The Connecticut and Merrimack river systems drain most of the state. The Connecticut River rises in the Connecticut Lakes of northern New Hampshire and flows southward for 400 km (250 mi) along the Vermont-New Hampshire border before entering the state of Massachusetts. Its main tributaries in New Hampshire are the Israel, Ammonoosuc, Mascoma, Sugar, and Ashuelot rivers.
The Merrimack River is formed in central New Hampshire by the junction of the Pemigewasset and the Winnipesaukee rivers.
The Merrimack’s largest tributaries are the Contoocook, Piscataquog, and Souhegan rivers, all of which enter from the west, and the Suncook River, which enters from the east. Other important rivers in New Hampshire are the Androscoggin and the Saco, which rise in northern New Hampshire and flow through Maine, and the Piscataqua and Salmon Falls rivers, which form part of the boundary between Maine and New Hampshire.
New Hampshire has more than 1,300 lakes and ponds. Its largest lake by far is the irregularly shaped Lake Winnipesaukee, in east central New Hampshire, which is 186 sq km (72 sq mi) in size. Other large natural lakes are Squam Lake, Newfound Lake, and Lake Sunapee.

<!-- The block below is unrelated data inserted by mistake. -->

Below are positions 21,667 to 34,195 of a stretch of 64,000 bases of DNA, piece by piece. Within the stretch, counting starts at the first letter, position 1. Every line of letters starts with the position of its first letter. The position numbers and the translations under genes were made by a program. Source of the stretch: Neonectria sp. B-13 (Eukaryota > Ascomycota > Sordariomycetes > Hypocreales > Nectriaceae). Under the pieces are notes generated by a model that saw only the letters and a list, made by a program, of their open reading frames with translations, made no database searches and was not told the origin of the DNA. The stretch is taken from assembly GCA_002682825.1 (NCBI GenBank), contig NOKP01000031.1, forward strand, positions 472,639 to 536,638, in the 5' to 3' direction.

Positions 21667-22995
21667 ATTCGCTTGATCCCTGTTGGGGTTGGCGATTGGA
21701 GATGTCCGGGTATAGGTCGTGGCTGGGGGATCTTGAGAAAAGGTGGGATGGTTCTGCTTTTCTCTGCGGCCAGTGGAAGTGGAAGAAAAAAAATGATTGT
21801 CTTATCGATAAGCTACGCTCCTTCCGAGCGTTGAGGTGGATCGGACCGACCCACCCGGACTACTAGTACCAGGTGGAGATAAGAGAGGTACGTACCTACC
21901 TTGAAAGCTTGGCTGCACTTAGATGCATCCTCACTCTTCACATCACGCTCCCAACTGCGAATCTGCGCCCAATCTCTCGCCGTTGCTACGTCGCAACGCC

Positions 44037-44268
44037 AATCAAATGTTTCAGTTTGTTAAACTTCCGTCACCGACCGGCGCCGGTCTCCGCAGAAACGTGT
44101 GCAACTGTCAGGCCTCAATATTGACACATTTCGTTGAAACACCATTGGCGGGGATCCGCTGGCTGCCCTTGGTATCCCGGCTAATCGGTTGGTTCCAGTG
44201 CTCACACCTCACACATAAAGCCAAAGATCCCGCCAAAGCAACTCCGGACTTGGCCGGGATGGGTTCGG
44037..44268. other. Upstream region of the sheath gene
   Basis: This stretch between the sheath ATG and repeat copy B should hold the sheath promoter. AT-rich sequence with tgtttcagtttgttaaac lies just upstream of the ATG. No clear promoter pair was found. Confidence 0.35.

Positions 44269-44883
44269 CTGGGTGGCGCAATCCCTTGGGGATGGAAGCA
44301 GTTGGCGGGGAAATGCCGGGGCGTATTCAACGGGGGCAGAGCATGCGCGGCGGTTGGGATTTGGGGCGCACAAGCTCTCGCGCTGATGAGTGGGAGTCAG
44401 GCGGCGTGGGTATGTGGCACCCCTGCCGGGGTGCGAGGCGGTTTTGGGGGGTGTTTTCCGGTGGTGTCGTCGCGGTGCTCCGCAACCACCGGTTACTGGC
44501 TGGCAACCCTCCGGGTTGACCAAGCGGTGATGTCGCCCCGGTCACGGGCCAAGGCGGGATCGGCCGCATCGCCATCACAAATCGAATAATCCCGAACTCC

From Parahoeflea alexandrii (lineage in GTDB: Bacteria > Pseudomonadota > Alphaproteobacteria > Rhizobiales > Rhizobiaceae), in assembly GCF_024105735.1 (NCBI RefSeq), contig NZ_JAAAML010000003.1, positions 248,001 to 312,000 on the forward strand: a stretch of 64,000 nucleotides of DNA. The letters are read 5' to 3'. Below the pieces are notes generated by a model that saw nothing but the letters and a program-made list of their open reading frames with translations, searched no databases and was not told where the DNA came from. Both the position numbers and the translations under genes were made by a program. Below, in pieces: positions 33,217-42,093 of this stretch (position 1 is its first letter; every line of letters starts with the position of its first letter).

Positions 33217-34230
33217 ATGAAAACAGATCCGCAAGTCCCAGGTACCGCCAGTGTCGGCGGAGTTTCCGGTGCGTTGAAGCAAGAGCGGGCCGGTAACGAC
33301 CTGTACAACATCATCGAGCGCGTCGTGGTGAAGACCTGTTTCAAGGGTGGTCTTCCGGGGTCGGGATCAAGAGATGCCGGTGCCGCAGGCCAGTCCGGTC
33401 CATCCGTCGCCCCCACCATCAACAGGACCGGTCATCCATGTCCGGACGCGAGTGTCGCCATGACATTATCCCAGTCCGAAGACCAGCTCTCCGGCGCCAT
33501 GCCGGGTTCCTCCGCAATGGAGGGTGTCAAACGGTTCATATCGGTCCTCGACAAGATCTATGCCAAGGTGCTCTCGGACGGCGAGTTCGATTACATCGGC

TNew Hampshire’s short coastline on the Atlantic is only 21 km (13 mi) long, but if all islands and inlets are included, the shoreline is 211 km (131 mi) long. The largest inlet on the coast is the estuary of the Piscataqua River, which forms the harbor of the city of Portsmouth.
The upland region in the state is also dotted with hundreds of lakes and streams, most of which were formed by glaciers.
Among the few islands along the coast are the Isles of Shoals 16 km (10 mi) southeast of Portsmouth. Three of these isles belong to New Hampshire and the rest to Maine. Most of the coast is rocky, but there are sandy beaches at Hampton, Rye, and Wallis Sands. "New Hampshire" © Emmanuel BUCHOT, Encarta, Wikipedia
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